Concluding that the employer’s failure to notify a pregnant employee of her FMLA rights and to reinstate her to her former position or any other equivalent position after taking leave unlawfully interfered with her FMLA rights, the Sixth Circuit Court of Appeals in Clements v. Prudential Protective Services, LLC, reversed a district court finding of summary judgment in the employer’s favor.
Telitha Clements worked for Prudential Protective Services, LLC (“Prudential”) as a security guard in Detroit, Michigan from 2006 until she was laid off in 2009. Clements worked at the New Center Complex for years under a number of different employers, but she always had the same supervisor, Lamont Lively. Lively scheduled the employees and had the authority to approve or deny vacation requests.
In 2009, Clements was pregnant with her second child and anticipated having the baby in late May. Clements informed Lively that her last day of work would be May 23, 2009. Just as he had done prior to having her first baby, Lively informed Clements that she should let him know when she was ready to return to work, and he would put her back on the schedule. Neither Lively nor Clements notified the main office about her leave. No Prudential employee ever provided Clements notice of her rights under the Family and Medical Leave Act prior to her taking her leave.
Approximately six weeks after the birth of her son, Clements attempted to reach Lively and let him know she was ready to return to work. Lively was away from work due to the death of his mother, so Clements spoke with an employee named Sabrina. Sabrina informed Clements that the hours at the New Center Complex had been cut due to a lack of business, so Clements would not be back on the schedule at the New Center Complex. There is a dispute as to whether Clements was told to report to the main office.
Clements visited the Prudential main office on at least two occasions to obtain paperwork for her unemployment benefits. On or about August 24, 2009, Clements spoke with Prudential’s Vice President of Operations. He informed her she was not laid off because there were security jobs available at other locations. Prudential stopped authorizing Clements’ unemployment benefits after this meeting. Clements continued calling Prudential for the next two months regarding a position at the New Center Complex, but was not returned to work.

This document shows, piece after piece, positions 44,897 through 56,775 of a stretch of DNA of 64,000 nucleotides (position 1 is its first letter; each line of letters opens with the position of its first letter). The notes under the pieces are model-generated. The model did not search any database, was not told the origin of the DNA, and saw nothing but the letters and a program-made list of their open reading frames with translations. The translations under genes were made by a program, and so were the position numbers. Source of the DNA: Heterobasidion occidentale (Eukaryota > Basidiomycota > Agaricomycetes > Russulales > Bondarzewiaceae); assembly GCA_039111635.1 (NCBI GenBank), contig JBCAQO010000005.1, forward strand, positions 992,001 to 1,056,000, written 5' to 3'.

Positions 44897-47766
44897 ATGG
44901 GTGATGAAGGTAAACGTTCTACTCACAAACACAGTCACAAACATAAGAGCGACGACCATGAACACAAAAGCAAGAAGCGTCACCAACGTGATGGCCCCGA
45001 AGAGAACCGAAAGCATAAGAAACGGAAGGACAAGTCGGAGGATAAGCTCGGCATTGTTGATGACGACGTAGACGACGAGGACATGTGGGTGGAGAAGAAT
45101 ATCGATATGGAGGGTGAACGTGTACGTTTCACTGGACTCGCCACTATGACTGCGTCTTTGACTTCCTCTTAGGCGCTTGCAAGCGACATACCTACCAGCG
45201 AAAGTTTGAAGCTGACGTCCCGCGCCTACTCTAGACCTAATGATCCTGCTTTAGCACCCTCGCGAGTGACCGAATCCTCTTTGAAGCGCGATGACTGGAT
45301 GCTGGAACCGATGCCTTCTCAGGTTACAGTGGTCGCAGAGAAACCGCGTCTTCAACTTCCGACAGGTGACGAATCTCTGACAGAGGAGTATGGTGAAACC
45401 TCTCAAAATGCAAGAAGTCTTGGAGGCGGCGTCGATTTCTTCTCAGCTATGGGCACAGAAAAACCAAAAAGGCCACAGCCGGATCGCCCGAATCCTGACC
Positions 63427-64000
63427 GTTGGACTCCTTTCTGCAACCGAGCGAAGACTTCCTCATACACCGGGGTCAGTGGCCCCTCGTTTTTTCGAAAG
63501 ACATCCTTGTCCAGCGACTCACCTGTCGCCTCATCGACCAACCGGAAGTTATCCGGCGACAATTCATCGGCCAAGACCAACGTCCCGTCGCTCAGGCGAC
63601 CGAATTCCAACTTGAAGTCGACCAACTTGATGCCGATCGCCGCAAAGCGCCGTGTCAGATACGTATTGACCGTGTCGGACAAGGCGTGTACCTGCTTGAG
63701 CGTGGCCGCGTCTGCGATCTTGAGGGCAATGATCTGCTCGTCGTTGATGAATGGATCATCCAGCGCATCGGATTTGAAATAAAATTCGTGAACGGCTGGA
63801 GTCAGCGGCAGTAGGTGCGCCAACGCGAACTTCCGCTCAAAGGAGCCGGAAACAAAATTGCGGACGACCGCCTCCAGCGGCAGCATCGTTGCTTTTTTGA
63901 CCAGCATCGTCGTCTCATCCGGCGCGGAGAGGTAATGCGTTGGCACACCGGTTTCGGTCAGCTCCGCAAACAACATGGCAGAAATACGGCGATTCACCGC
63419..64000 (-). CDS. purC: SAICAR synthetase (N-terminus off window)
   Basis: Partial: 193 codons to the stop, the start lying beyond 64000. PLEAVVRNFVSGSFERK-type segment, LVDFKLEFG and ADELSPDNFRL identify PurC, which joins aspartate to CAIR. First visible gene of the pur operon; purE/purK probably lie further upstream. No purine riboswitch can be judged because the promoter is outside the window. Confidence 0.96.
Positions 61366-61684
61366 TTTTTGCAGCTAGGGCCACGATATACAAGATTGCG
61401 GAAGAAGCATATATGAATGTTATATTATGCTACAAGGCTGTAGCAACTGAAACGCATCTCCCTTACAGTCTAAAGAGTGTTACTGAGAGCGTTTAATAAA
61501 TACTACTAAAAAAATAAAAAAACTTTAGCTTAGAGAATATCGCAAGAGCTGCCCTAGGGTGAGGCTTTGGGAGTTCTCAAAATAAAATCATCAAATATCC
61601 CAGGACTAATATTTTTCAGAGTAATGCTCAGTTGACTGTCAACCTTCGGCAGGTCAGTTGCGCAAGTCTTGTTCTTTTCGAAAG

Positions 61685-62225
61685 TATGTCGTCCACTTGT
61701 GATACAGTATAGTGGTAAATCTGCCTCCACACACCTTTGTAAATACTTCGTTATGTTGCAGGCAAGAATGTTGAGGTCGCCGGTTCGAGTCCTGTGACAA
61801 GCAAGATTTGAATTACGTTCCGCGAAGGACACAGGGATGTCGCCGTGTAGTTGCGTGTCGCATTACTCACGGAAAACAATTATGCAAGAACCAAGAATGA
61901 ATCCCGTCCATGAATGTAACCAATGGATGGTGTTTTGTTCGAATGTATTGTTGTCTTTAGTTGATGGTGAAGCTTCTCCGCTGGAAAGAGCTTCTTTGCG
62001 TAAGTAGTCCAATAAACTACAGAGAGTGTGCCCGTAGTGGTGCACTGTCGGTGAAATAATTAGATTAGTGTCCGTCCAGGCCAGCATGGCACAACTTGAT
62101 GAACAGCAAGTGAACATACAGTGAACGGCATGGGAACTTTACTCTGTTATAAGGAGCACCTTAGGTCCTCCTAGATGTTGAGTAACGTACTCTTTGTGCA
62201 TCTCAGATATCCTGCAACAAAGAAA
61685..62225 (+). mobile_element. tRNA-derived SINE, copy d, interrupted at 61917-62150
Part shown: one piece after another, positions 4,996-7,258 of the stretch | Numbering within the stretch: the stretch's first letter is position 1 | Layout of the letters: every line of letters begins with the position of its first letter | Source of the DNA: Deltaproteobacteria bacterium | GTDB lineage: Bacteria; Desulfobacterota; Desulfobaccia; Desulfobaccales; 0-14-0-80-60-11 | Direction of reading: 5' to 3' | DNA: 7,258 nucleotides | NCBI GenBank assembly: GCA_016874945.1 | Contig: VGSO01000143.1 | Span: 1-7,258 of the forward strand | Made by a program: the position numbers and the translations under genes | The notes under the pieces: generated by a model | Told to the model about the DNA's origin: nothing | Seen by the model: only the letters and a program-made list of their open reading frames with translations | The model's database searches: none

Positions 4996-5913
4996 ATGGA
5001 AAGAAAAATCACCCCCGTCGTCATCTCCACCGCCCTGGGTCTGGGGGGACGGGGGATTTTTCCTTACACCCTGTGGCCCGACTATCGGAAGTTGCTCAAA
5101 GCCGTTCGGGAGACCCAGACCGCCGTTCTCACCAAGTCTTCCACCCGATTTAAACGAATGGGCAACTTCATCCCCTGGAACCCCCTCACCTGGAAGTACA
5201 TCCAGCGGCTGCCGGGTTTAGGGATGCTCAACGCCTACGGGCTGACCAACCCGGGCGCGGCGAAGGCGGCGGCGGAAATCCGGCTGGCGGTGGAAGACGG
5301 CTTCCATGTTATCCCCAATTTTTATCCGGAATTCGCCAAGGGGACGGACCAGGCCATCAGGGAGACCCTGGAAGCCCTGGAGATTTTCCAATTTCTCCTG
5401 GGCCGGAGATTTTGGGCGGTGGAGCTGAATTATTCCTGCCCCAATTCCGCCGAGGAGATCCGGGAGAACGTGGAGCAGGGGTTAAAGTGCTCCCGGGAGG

Clements files suit
In July 2011, Clements filed an FMLA interference suit in federal court claiming that Prudential interfered with her rights because upon returning from leave she was not restored by Prudential to the position she held before going on leave or an equivalent position. Prudential moved for summary judgment stating Clements did not comply with the FMLA notice requirements prior to taking leave; Clements suffered no prejudice from Prudential’s failure to notify her of her leave rights, because Prudential would have laid her off even if she had not taken leave; and Clements voluntarily failed to seek reassignment to a different job. The District Court granted summary judgment.
The Sixth Circuit disagrees
The Sixth Circuit Court of Appeals reversed and remanded the case to district court. The Court found genuine issues of material fact, including whether Clements was “laid off” during her leave, whether a similar job existed to which she could have returned, and if so, whether she was aware of the open position.
According to the court, Prudential had “virtually nothing” in the way of written policies and procedures for any aspect of its business. The VP of Operations described the hierarchy of the reporting system as “kind of loose.” As a result, there were no forms for an employee who wished to take leave to fill out, no paperwork of any kind to be prepared when an employee went on “leave” and no written procedures to be followed when leave was taken. Indeed, Clements apparently believed she had the choice to receive unemployment benefits rather than take an assignment in another building. In an effort to obtain unemployment benefits, Clements requested a letter stating she had been laid off, and a Prudential employee provided it. Prudential later argued Clements was not laid off and that she could have returned to work whenever she wanted—just not at the New Center Complex.
Takeaway for employers
Without clear written policies and procedures addressing leaves of absence that are clearly communicated to their employees, employers like Prudential here have difficulty demonstrating that employees failed to follow the rules. In addition, designating human resources personnel to handle leave issues as they arise will help ensure consistent handling of leave requests throughout the organization and in compliance with the law.